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Old Jun 3, 2006, 5:04 PM   #21
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Ansels gear packed up.

mine's a little more compact
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Old Jun 3, 2006, 5:08 PM   #22
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because after owning one of these (amvona)they generally look back and ask what was that other one someone talked about? the one that would last that was lighter and sturdier. now that i don't want to carry this thing around even in the car. the one thats now in the closet taking up space.
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Old Jun 3, 2006, 5:28 PM   #23
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Nonetheless, Ansel's gear produced better results.


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Ansels gear packed up.

mine's a little more compact
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Old Jun 3, 2006, 5:34 PM   #24
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true but then he also chose gear he trusted to work out in the field. stuff he was comfortable with and knew wouldn't fail him. the wooden tripod he used back then was better made and more reliable then what we're talking about here and now. he did not go cheap on his stuff. it had to work. plus he did well by it too. i used to shoot 4x5 a long time ago. even back when i was doing it the gear to do the job was not to cheap. wooden tripod were $175 or more in 1980's $$$ lenses like schneider and el nikkor. just imagine the relative price of gear as it was for him. and most of it wasn't real off the shelf too. so the price is relative there. he had money and was far from need of it.
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Old Jun 3, 2006, 5:38 PM   #25
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I guess since my Amvona tripod doesn't have a Manfrotto or Gitzo name inscribed on it, it must be prone to failure. Lemme just go ahead and spray paint those twonames on my tripod...maybe it'll last longer than both of those tripods.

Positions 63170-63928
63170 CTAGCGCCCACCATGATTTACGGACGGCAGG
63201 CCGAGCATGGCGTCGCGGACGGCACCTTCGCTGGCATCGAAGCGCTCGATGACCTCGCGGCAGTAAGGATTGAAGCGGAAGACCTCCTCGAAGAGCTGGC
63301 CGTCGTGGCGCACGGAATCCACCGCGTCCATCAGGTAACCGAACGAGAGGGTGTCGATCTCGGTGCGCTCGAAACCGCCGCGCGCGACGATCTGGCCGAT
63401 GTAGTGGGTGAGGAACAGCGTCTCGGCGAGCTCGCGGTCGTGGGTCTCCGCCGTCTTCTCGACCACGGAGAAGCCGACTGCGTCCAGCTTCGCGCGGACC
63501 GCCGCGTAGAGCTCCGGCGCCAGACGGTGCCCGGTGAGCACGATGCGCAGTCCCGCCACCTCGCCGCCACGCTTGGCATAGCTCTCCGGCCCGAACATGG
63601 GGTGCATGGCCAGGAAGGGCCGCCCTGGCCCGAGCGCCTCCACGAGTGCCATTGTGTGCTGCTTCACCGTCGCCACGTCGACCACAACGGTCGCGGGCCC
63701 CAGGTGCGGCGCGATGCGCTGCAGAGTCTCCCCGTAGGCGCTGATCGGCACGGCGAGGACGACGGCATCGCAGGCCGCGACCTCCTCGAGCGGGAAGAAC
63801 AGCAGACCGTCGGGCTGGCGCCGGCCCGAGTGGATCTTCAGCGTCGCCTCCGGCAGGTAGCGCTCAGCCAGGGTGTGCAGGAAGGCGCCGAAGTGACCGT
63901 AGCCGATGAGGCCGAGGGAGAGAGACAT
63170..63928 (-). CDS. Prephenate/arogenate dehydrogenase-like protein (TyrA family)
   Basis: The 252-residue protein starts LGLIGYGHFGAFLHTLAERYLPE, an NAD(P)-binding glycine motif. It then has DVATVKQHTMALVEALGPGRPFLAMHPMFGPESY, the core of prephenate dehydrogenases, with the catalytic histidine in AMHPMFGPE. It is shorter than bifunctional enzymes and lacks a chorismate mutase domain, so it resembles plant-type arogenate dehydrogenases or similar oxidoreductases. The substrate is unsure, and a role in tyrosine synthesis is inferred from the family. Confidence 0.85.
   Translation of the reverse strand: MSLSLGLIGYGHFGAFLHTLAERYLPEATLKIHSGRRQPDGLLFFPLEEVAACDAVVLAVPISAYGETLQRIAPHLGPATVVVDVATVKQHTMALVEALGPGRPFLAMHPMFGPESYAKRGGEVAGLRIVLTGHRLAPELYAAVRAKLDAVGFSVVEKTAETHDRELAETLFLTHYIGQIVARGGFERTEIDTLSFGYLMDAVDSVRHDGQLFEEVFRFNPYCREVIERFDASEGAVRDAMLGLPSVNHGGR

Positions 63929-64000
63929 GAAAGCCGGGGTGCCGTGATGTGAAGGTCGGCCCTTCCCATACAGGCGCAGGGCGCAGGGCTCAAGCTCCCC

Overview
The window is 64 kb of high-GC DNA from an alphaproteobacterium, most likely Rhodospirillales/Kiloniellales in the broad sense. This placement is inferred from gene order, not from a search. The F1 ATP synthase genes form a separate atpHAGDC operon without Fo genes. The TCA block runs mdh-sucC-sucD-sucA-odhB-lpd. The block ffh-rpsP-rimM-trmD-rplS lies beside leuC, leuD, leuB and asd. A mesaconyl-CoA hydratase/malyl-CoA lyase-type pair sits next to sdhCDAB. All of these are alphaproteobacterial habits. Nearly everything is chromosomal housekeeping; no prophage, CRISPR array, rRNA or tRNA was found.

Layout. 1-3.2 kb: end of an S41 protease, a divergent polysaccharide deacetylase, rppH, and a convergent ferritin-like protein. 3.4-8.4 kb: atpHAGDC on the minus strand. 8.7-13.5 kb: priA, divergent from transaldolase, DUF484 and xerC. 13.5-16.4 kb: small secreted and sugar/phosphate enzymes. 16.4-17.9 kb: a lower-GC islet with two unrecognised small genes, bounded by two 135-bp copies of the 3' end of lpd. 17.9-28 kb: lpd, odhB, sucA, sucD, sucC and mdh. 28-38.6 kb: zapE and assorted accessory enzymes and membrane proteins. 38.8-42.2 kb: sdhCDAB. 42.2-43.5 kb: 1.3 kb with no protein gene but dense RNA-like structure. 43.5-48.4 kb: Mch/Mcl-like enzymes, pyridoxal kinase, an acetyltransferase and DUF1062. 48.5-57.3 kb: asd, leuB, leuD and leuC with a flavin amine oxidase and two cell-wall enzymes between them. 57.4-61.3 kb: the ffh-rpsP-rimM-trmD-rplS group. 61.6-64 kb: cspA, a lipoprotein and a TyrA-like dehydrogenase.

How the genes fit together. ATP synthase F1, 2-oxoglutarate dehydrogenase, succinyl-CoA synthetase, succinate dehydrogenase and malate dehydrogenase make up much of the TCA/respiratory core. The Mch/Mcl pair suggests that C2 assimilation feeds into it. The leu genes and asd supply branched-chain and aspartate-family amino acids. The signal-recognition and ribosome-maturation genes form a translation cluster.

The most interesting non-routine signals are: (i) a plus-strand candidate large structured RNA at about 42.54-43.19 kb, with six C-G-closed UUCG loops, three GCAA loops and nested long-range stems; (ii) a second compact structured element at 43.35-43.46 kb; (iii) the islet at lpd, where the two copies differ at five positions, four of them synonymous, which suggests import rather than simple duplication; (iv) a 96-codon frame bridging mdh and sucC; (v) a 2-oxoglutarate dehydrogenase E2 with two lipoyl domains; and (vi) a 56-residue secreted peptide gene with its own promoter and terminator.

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Old Jun 3, 2006, 5:40 PM   #26
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as to the herc head try to find a mitchell small gear head and then you will know "butterfly smooth"
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Old Jun 3, 2006, 5:40 PM   #27
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You have absolutely no evidence that Adams' primitive wooden tripods were better made and more reliable than the Amvona 858 tripod. You are simply making crap up as you go here. The BEST tripods made 50-70 years ago were simply not that good.

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true but then he also chose gear he trusted to work out in the field. stuff he was comfortable with and knew wouldn't fail him. the wooden tripod he used back then was better made and more reliable then what we're talking about here and now. he did not go cheap on his stuff. it had to work. plus he did well by it too.
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Old Jun 3, 2006, 5:43 PM   #28
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AlpineMan wrote:
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I guess since my Amvona tripod doesn't have a Manfrotto or Gitzo name inscribed on it, it must be prone to failure. Lemme just go ahead and spray paint those twonames on my tripod...maybe it'll last longer than both of those tripods.

no it has nothing to do with the name. its the manufacturing and materials used no where near the same as the other mentioned companies. you bought a commodity product.
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Old Jun 3, 2006, 5:46 PM   #29
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It's been over a year...yet my trusty Amvona tripod hasn't fallen apart. I guess the tripod gods must be on my side. BTW, Amvona also has carbon fiber tripods if you want to go light.
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Old Jun 3, 2006, 5:46 PM   #30
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I don't actually care about "butterfly smooth" I care about good enough to meet my requirements cost effectively. And the hercules quickset head I have is more than sufficient. The Mitchell head does not meet my requirements - which include reasonable price.

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as to the herc head try to find a mitchell small gear head and then you will know "butterfly smooth"
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